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Oz Arts Inside/Out, Part 4

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Seems I missed one of the Oz Arts Inside/Out installations when I first reported on them. There is, in fact, a display at Meharry Medical College. Many of the people in this mural are wearing Meharry gear, and there was a shoot for the project at Meharry last June, so I’m assuming all of these people are Meharry folk. See Part 1 for more details. The two blocked faces are below.

Part 1

Part 2

Part 3

Located at 1003 Dr. D.B. Todd Jr. Blvd, on the east facing wall of the Office of Information and Technology (otherwise know as the Computer Center, per the sign). The Computer Center lies on the block between Meharry Blvd. and Albion Street. This is dead in the middle of a large university complex (Fisk University is across the street), so parking is problematical. There is a paid parking garage on Albion. The spaces in front of the mural are reserved, though for a quick visit in the late afternoon you can probably get away with using them.

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On here grows no leaves

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The older part of Vanderbilt University campus, roughly that part bordered by West End to the north and the medical center to the south, between 21st and 24th Avenues, is something of a sculpture garden. Scattered around the grounds are a few statues of people important in Vandy history, as well as some more abstract and “art for art’s sake” pieces. This is my favorite, the “Tree of Learning,” by Greg Wyatt (2000), a gift of the Newington-Cropsey Association. Look close and you’ll notice the trunks are made of human forms. The tree, appropriately, is directly in front of the entrance to the main library, though it wouldn’t look too out of place in front of a haunted house!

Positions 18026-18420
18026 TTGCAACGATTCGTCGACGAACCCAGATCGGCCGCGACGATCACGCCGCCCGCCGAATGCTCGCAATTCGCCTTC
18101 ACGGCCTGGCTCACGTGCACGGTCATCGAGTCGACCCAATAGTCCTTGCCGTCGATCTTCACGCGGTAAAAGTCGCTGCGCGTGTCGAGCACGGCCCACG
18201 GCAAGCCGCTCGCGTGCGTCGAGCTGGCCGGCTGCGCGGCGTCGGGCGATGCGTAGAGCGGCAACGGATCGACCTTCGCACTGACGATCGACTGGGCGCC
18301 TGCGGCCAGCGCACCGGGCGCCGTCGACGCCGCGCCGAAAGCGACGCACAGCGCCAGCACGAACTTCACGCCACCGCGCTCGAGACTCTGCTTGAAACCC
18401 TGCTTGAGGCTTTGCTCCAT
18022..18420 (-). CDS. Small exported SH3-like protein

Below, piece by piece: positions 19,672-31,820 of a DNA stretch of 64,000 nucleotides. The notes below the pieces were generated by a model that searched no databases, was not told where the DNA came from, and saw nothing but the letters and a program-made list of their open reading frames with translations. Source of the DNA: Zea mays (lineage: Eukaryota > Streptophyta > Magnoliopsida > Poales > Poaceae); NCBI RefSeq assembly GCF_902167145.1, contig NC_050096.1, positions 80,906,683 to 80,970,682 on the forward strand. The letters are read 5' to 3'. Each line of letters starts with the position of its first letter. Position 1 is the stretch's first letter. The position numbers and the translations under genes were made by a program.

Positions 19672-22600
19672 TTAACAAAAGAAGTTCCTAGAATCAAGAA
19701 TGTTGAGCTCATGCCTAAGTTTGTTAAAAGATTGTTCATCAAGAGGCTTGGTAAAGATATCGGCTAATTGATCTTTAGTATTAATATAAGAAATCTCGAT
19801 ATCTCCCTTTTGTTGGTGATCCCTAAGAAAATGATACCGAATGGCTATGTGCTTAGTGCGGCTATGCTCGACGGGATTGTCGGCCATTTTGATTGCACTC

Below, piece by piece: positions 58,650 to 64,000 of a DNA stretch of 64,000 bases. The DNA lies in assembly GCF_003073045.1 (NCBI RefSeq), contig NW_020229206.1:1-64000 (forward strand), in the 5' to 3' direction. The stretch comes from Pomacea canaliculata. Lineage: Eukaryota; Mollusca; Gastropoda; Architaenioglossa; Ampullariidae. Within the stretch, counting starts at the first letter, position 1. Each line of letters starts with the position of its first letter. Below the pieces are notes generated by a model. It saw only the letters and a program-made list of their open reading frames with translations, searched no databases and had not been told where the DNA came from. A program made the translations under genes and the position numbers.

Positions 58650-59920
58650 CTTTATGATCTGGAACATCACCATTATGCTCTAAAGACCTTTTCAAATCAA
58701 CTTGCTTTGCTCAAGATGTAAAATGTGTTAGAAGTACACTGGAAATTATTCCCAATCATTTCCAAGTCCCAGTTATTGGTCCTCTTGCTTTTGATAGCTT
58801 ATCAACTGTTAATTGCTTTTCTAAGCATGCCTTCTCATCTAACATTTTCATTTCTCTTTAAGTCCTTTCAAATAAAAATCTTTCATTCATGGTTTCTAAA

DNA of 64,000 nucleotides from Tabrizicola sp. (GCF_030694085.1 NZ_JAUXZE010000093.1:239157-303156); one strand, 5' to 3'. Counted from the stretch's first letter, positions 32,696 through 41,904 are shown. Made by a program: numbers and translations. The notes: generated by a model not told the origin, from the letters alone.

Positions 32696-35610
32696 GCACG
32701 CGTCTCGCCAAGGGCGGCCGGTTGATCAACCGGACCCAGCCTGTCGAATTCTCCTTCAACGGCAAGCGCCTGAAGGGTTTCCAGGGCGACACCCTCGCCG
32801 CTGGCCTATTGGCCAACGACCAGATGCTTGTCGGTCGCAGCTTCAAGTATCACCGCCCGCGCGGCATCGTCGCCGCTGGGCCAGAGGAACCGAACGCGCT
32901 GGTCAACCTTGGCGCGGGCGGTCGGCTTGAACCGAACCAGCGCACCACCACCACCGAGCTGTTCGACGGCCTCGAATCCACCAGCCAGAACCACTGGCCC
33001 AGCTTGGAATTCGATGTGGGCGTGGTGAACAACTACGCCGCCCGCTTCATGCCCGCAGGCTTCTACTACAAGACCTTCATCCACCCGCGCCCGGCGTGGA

Located in front of the Jean and Alexander Heard Library on Library Lawn on the Vanderbilt campus. The library backs up onto 21st Avenue near the corner with Scarritt Place. If you know where SATCO is, just cross the street there and walk up the stairs straight ahead that lead up to Library Lawn. Parking anywhere near Vanderbilt is problematic. Expect to pay or walk a few blocks. Wander the grounds to see the rest of the sculptures. The library has open stacks, so pop in and learn something!

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Run, run, run!


How public is art on a campus slowly being encircled by fences and gates? Well, even if the TSU campus were locked up tight, this lady would be visible from the road. Built about six years ago, at 46 feet tall the Olympic Statue (sometimes called the Olympian Statue or the Olympic Torch Runner Statue) was created by TSU art professor Jane-Allen McKinney. It honors the long history of TSU Olympians, notably Wilma Rudolph, who won three gold medals for running events in 1960 and a bronze in 1956. The names of TSU Olympians are inscribed on the base.

Located on the TSU campus, off Dr. Walter S. Davis Blvd., near the Gentry Athletic Complex. Virtually impossible to miss.

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